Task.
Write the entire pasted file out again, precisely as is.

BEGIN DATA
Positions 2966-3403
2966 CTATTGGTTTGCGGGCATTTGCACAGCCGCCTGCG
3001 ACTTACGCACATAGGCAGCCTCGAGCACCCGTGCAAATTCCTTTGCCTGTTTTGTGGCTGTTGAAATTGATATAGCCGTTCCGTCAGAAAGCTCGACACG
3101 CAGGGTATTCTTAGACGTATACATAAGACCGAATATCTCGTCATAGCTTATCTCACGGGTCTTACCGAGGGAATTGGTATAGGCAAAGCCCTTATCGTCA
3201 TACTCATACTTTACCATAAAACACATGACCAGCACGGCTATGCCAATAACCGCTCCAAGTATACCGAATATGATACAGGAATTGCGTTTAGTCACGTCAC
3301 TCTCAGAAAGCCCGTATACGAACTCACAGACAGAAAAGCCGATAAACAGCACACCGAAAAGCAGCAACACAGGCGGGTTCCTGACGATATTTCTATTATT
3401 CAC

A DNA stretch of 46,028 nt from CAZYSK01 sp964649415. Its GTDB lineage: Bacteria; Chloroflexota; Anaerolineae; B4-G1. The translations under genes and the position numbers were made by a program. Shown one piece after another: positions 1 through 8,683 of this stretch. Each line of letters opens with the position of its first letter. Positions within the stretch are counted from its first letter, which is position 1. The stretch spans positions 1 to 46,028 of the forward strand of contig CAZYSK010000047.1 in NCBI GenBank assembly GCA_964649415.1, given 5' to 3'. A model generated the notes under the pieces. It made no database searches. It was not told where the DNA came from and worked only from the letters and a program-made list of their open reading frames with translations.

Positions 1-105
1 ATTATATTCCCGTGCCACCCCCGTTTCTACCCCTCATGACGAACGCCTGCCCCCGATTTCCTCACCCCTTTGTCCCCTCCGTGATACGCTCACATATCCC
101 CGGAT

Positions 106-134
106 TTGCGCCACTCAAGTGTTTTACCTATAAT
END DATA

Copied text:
Positions 2966-3403
2966 CTATTGGTTTGCGGGCATTTGCACAGCCGCCTGCG
3001 ACTTACGCACATAGGCAGCCTCGAGCACCCGTGCAAATTCCTTTGCCTGTTTTGTGGCTGTTGAAATTGATATAGCCGTTCCGTCAGAAAGCTCGACACG
3101 CAGGGTATTCTTAGACGTATACATAAGACCGAATATCTCGTCATAGCTTATCTCACGGGTCTTACCGAGGGAATTGGTATAGGCAAAGCCCTTATCGTCA
3201 TACTCATACTTTACCATAAAACACATGACCAGCACGGCTATGCCAATAACCGCTCCAAGTATACCGAATATGATACAGGAATTGCGTTTAGTCACGTCAC
3301 TCTCAGAAAGCCCGTATACGAACTCACAGACAGAAAAGCCGATAAACAGCACACCGAAAAGCAGCAACACAGGCGGGTTCCTGACGATATTTCTATTATT
3401 CAC

A DNA stretch of 46,028 nt from CAZYSK01 sp964649415. Its GTDB lineage: Bacteria; Chloroflexota; Anaerolineae; B4-G1. The translations under genes and the position numbers were made by a program. Shown one piece after another: positions 1 through 8,683 of this stretch. Each line of letters opens with the position of its first letter. Positions within the stretch are counted from its first letter, which is position 1. The stretch spans positions 1 to 46,028 of the forward strand of contig CAZYSK010000047.1 in NCBI GenBank assembly GCA_964649415.1, given 5' to 3'. A model generated the notes under the pieces. It made no database searches. It was not told where the DNA came from and worked only from the letters and a program-made list of their open reading frames with translations.

Positions 1-105
1 ATTATATTCCCGTGCCACCCCCGTTTCTACCCCTCATGACGAACGCCTGCCCCCGATTTCCTCACCCCTTTGTCCCCTCCGTGATACGCTCACATATCCC
101 CGGAT

Positions 106-134
106 TTGCGCCACTCAAGTGTTTTACCTATAAT